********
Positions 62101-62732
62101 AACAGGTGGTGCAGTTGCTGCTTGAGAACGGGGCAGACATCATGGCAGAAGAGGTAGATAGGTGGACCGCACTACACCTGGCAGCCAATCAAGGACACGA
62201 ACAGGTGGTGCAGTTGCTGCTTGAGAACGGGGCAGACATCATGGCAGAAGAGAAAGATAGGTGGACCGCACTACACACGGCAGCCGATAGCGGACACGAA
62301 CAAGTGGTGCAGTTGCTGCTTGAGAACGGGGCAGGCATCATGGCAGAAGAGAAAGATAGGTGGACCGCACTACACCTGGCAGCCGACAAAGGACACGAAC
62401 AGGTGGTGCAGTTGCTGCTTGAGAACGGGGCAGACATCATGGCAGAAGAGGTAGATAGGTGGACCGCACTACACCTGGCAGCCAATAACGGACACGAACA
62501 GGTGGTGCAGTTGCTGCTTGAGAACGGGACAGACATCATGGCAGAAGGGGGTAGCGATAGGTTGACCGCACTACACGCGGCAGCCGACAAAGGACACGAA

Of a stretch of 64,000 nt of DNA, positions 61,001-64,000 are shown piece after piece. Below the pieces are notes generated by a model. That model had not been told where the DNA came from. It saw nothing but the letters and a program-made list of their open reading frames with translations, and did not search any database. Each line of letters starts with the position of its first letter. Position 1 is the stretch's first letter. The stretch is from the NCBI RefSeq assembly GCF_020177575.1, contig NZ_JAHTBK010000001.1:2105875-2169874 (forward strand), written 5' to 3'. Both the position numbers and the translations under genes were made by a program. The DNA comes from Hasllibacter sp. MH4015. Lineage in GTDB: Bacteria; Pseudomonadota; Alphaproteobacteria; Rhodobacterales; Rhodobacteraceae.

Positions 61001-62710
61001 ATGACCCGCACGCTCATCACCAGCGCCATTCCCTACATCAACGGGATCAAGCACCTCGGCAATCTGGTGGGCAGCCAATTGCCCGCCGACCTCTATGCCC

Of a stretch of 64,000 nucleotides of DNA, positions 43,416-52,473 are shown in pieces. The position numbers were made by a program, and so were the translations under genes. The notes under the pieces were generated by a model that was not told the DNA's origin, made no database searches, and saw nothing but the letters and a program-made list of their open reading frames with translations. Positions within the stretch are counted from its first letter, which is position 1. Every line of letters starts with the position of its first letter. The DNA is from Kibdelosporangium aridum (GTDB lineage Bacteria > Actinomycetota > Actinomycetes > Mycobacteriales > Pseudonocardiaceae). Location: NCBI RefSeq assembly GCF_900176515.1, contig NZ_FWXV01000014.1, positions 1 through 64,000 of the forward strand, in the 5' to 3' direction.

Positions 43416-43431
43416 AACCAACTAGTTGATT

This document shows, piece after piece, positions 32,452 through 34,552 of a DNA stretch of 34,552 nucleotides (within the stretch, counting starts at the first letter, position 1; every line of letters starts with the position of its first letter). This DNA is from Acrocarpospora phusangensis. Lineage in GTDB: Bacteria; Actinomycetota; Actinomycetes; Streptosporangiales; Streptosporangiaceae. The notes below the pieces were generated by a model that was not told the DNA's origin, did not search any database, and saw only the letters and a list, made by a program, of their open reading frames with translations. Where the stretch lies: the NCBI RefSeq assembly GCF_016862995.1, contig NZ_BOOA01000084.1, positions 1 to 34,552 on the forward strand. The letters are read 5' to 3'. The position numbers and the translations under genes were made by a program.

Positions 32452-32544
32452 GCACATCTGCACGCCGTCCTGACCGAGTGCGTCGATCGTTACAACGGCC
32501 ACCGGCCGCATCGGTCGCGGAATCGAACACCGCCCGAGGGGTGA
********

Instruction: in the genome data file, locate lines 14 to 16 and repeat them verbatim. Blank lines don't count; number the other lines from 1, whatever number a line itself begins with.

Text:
Positions 32452-32544
32452 GCACATCTGCACGCCGTCCTGACCGAGTGCGTCGATCGTTACAACGGCC
32501 ACCGGCCGCATCGGTCGCGGAATCGAACACCGCCCGAGGGGTGA